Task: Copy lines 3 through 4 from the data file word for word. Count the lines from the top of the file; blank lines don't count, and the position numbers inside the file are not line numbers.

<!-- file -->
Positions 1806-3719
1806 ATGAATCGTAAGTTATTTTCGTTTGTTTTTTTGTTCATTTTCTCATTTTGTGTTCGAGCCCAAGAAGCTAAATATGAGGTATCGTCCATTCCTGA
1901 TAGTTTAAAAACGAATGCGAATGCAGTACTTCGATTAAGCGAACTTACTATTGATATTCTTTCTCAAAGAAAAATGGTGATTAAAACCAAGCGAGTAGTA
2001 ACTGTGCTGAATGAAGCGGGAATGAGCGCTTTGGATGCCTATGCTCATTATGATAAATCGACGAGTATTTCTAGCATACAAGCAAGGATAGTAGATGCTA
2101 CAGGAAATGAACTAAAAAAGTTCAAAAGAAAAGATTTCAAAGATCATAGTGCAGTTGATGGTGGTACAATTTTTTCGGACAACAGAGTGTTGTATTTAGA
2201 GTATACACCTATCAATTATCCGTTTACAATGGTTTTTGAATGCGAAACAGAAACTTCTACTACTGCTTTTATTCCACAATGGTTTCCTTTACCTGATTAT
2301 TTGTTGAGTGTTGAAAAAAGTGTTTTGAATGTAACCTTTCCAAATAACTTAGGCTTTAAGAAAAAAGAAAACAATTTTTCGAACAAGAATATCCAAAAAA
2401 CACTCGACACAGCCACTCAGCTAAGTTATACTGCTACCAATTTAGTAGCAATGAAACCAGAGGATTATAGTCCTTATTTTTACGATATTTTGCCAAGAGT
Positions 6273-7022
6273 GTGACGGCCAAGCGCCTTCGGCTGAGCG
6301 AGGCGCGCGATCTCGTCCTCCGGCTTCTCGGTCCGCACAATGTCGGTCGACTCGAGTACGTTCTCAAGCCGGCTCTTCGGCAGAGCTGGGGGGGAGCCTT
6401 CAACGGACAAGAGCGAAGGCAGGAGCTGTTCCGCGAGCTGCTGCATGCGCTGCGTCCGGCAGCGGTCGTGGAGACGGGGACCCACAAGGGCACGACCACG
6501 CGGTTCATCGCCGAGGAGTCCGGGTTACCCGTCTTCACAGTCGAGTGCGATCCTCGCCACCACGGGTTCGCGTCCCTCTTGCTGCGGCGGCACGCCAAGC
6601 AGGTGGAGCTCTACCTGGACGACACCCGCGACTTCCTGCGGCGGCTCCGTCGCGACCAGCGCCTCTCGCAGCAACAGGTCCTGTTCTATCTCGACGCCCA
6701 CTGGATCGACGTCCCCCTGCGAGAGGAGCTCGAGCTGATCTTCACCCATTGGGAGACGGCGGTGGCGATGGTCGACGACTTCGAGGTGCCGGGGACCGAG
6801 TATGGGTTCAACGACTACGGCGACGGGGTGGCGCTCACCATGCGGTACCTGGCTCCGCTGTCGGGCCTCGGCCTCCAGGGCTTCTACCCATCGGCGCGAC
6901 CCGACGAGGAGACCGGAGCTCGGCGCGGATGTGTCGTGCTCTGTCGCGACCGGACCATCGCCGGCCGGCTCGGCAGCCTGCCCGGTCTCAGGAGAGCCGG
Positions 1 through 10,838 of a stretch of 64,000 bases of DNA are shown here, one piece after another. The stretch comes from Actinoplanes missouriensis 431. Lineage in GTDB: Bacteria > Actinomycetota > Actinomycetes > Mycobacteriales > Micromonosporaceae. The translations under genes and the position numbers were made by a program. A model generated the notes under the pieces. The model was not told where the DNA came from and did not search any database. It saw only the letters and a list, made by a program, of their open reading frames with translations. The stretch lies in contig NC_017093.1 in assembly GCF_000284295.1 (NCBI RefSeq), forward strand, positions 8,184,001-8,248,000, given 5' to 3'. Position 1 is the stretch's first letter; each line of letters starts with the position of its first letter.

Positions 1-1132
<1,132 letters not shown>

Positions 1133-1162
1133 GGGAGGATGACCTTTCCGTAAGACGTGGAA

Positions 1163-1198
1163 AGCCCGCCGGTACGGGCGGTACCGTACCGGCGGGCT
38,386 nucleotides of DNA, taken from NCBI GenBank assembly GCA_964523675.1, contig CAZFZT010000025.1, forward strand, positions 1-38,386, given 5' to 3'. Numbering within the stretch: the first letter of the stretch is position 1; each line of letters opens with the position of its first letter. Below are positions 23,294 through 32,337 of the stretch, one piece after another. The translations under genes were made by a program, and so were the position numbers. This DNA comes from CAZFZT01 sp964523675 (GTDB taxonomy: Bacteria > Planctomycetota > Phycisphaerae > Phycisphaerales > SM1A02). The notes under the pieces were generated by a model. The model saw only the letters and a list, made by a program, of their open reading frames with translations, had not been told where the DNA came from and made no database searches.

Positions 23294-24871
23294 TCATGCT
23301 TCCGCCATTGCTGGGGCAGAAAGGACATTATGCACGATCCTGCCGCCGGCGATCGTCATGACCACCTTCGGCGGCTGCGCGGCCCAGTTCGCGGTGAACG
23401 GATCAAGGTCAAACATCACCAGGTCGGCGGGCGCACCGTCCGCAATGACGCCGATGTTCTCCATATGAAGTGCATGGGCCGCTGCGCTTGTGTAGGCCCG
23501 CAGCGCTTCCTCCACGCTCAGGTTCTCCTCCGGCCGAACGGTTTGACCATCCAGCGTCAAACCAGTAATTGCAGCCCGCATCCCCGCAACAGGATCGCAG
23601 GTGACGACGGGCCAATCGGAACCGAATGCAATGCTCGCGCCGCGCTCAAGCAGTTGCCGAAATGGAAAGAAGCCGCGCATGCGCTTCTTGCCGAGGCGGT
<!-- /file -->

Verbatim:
1901 TAGTTTAAAAACGAATGCGAATGCAGTACTTCGATTAAGCGAACTTACTATTGATATTCTTTCTCAAAGAAAAATGGTGATTAAAACCAAGCGAGTAGTA
2001 ACTGTGCTGAATGAAGCGGGAATGAGCGCTTTGGATGCCTATGCTCATTATGATAAATCGACGAGTATTTCTAGCATACAAGCAAGGATAGTAGATGCTA